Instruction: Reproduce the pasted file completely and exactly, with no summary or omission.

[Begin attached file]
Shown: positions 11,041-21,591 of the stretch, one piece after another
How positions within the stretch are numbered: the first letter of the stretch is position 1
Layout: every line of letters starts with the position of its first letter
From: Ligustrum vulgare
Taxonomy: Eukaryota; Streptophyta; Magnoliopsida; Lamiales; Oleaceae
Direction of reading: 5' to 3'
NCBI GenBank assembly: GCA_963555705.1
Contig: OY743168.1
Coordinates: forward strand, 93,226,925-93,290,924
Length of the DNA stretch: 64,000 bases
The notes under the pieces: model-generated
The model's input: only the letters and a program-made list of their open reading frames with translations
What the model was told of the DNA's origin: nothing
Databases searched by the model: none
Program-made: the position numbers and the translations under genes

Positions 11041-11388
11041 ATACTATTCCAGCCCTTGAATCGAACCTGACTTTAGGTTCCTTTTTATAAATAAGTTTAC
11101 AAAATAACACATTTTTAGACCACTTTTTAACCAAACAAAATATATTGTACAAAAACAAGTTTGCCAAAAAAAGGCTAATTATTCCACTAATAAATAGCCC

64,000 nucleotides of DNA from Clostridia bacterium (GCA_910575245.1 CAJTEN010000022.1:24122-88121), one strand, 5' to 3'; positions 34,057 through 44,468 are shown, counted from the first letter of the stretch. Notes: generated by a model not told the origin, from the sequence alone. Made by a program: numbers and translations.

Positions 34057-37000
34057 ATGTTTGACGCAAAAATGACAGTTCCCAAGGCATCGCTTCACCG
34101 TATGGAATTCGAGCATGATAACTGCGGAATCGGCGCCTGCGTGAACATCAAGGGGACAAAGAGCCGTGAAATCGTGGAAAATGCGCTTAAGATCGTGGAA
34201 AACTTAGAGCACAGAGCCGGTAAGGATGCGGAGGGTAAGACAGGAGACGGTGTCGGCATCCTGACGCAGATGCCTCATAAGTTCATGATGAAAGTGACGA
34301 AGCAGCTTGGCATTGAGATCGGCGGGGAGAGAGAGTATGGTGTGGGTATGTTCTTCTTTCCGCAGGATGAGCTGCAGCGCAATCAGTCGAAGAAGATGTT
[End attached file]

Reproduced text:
Shown: positions 11,041-21,591 of the stretch, one piece after another
How positions within the stretch are numbered: the first letter of the stretch is position 1
Layout: every line of letters starts with the position of its first letter
From: Ligustrum vulgare
Taxonomy: Eukaryota; Streptophyta; Magnoliopsida; Lamiales; Oleaceae
Direction of reading: 5' to 3'
NCBI GenBank assembly: GCA_963555705.1
Contig: OY743168.1
Coordinates: forward strand, 93,226,925-93,290,924
Length of the DNA stretch: 64,000 bases
The notes under the pieces: model-generated
The model's input: only the letters and a program-made list of their open reading frames with translations
What the model was told of the DNA's origin: nothing
Databases searched by the model: none
Program-made: the position numbers and the translations under genes

Positions 11041-11388
11041 ATACTATTCCAGCCCTTGAATCGAACCTGACTTTAGGTTCCTTTTTATAAATAAGTTTAC
11101 AAAATAACACATTTTTAGACCACTTTTTAACCAAACAAAATATATTGTACAAAAACAAGTTTGCCAAAAAAAGGCTAATTATTCCACTAATAAATAGCCC

64,000 nucleotides of DNA from Clostridia bacterium (GCA_910575245.1 CAJTEN010000022.1:24122-88121), one strand, 5' to 3'; positions 34,057 through 44,468 are shown, counted from the first letter of the stretch. Notes: generated by a model not told the origin, from the sequence alone. Made by a program: numbers and translations.

Positions 34057-37000
34057 ATGTTTGACGCAAAAATGACAGTTCCCAAGGCATCGCTTCACCG
34101 TATGGAATTCGAGCATGATAACTGCGGAATCGGCGCCTGCGTGAACATCAAGGGGACAAAGAGCCGTGAAATCGTGGAAAATGCGCTTAAGATCGTGGAA
34201 AACTTAGAGCACAGAGCCGGTAAGGATGCGGAGGGTAAGACAGGAGACGGTGTCGGCATCCTGACGCAGATGCCTCATAAGTTCATGATGAAAGTGACGA
34301 AGCAGCTTGGCATTGAGATCGGCGGGGAGAGAGAGTATGGTGTGGGTATGTTCTTCTTTCCGCAGGATGAGCTGCAGCGCAATCAGTCGAAGAAGATGTT